Staying “focusd” in 2013

Last Wednesday, I mentioned that one of my goals this year is to stay focused and spend less unproductive time on Facebook and Twitter. I also mentioned that I have plenty of productivity tools and, therefore, need to spend less time searching for new ones. Well, there’s something I’ve recently started using that brings all these resolutions together very nicely: a free Google Chrome plug-in aptly named “StayFocusd.”

I first read about StayFocusd on Lifehacker quite some time ago. What motivated me to download it is the innovative way in which StayFocusd keeps you honest:

StayFocusd asks for a total amount of time you want to let yourself spend on all your non-productive sites. Kind of a clever restriction to have, because you just know you’d be heading right over to Twitter once your Facebook timer ran out, and vice-versa.

The idea here is that some time on social media sites is okay, but unlimited time is a big problem. So, I’ve set up StayFocusd to allow me 15 minutes total on Facebook and Twitter during the work day–plenty of time to check in with friends and answer client questions, but restrictive enough that I’m much more aware of every second I’m logged on.  (I can also work around StayFocusd if a true emergency comes up, but doing do is onerous enough that I don’t want to have to override it very often.) That may not be much less than I had spent on those sites previously, but now I’ll know instead of assuming.

Now, how is my use of a productivity tool like StayFocusd indicative of less reliance on new productivity tools? Well, I had never really used StayFocusd until recently, because I was too busy chasing down the next big thing. It turns out the next big thing was a little thing I already had access to.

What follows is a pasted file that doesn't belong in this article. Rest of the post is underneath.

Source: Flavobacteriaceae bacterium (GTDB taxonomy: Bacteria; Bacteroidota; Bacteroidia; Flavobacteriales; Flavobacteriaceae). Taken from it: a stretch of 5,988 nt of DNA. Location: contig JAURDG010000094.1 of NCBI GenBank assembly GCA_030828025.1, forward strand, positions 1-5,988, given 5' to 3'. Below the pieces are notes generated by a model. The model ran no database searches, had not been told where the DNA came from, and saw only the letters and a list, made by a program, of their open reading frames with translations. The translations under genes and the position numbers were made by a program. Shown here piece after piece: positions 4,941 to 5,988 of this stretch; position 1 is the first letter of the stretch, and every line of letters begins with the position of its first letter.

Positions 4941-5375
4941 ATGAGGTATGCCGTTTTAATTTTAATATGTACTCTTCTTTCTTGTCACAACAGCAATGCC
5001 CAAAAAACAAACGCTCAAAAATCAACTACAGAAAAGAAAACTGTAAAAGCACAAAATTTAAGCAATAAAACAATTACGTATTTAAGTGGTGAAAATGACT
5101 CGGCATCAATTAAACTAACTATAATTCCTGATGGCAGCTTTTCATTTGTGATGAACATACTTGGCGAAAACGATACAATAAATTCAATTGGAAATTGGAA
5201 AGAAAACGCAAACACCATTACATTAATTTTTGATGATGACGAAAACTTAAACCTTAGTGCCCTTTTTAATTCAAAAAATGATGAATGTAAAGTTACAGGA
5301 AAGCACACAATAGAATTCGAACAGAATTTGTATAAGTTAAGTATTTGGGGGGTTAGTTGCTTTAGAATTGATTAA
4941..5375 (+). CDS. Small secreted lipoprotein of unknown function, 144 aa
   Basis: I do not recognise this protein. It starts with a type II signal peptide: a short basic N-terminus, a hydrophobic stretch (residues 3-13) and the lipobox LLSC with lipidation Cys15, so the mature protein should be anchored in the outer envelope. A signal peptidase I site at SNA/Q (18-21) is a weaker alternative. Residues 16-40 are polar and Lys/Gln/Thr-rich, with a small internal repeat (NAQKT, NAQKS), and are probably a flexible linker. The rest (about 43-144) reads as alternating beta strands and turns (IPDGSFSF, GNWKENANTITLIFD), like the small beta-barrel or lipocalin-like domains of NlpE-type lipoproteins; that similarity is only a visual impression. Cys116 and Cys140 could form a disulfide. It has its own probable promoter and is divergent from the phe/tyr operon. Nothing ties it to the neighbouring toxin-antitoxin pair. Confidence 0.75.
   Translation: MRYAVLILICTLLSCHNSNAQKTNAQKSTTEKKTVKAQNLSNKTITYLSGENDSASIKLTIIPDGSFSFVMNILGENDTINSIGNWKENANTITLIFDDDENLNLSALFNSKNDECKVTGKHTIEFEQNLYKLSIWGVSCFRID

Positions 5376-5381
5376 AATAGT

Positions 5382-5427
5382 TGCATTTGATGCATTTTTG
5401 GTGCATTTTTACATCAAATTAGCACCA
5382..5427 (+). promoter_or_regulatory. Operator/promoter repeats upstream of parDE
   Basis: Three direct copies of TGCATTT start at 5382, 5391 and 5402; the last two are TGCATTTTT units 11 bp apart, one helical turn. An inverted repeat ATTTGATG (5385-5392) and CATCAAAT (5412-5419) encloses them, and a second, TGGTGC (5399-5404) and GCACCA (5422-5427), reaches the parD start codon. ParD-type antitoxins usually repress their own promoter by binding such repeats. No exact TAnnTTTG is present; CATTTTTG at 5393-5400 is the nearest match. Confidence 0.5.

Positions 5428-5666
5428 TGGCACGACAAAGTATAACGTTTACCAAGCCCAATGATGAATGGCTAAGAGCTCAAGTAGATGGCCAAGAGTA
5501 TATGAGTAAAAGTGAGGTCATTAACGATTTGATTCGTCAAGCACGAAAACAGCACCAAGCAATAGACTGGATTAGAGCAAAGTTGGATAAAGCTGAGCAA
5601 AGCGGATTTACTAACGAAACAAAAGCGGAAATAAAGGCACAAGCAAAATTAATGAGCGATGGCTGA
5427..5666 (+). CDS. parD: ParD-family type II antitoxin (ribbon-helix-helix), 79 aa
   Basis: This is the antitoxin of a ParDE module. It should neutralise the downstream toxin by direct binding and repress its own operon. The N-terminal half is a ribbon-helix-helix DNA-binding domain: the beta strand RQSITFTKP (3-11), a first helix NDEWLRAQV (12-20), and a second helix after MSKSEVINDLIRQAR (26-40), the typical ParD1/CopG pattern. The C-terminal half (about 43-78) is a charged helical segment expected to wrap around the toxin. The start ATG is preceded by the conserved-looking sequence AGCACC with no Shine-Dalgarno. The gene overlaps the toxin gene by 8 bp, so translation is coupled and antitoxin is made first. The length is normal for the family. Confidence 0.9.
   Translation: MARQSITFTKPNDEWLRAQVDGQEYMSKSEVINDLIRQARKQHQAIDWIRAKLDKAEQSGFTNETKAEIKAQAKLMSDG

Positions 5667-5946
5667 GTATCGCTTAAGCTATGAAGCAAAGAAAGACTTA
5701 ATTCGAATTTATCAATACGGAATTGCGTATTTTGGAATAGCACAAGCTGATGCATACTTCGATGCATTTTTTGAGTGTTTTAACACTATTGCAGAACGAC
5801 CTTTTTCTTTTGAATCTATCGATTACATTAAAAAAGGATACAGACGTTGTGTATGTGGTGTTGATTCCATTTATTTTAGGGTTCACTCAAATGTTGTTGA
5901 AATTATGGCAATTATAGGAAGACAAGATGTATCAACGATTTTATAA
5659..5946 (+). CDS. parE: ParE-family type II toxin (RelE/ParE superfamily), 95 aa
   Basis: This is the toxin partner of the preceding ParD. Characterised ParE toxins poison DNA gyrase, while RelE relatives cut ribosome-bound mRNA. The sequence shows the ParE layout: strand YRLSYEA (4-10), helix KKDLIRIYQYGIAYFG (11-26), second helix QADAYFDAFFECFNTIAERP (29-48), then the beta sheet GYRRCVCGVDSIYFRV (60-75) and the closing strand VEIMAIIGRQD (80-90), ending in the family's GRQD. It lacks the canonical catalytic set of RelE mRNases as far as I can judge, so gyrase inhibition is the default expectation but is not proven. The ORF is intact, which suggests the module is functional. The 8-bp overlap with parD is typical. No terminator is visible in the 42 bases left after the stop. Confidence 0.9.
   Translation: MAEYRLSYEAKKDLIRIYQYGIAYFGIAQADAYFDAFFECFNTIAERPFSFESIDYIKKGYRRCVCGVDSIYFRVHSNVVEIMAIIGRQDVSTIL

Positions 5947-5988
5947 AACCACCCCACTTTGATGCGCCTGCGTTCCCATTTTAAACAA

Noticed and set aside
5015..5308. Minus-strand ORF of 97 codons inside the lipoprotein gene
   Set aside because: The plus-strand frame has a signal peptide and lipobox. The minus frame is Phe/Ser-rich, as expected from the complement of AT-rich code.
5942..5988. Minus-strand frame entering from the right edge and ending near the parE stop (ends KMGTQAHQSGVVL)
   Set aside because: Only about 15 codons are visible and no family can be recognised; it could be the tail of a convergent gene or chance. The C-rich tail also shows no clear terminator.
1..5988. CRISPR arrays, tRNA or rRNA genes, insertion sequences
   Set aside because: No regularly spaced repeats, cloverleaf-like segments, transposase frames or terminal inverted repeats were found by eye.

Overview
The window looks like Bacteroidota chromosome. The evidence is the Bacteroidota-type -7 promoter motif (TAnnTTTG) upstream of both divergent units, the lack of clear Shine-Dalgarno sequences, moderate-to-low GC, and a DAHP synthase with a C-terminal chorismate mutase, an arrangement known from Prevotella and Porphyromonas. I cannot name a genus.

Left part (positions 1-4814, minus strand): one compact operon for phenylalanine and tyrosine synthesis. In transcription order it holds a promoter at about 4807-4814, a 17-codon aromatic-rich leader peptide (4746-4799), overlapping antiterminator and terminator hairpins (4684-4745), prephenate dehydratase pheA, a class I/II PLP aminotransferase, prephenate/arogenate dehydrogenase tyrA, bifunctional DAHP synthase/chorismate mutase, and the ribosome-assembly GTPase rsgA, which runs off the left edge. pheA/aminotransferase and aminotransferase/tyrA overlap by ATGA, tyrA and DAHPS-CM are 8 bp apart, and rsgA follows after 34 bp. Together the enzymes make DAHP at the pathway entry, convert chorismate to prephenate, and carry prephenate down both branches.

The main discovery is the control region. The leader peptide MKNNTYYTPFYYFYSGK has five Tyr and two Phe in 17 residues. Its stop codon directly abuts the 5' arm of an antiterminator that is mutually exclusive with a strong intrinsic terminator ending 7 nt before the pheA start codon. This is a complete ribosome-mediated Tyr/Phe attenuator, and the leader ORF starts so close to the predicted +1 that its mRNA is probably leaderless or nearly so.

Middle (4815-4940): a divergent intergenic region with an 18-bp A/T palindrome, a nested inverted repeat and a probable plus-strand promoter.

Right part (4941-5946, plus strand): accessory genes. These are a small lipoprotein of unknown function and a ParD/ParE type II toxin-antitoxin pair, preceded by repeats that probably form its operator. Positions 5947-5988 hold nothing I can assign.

It’s important to note that StayFocusd only works with the Google Chrome browser.  If you’re a Firefox user, there’s a similar tool available called LeechBlock. And if you use both Chrome and Firefox, try to avoid the temptation to jump to another browser after you’ve used up your allotted time on the sites you’ve red-flagged. If you can’t do that, you may need help beyond a browser plug-in. Seriously.

Try out StayFocusd and let me know your thoughts in the comments. It’s one small step toward a more productive 2013.

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One Response to Staying “focusd” in 2013

  1. Amber says:

    I thought you blogged this already… am I hallucinating. At any rate, I installed the plug in last week and really like it. It keeps me accountable- logging in to Facebook and Twitter only when I really need to, and limiting my time while I am there. It has allowed me to focus on what I want to read or engage in while there, instead of getting sucked into the vortex. Thanks for sharing this tool.

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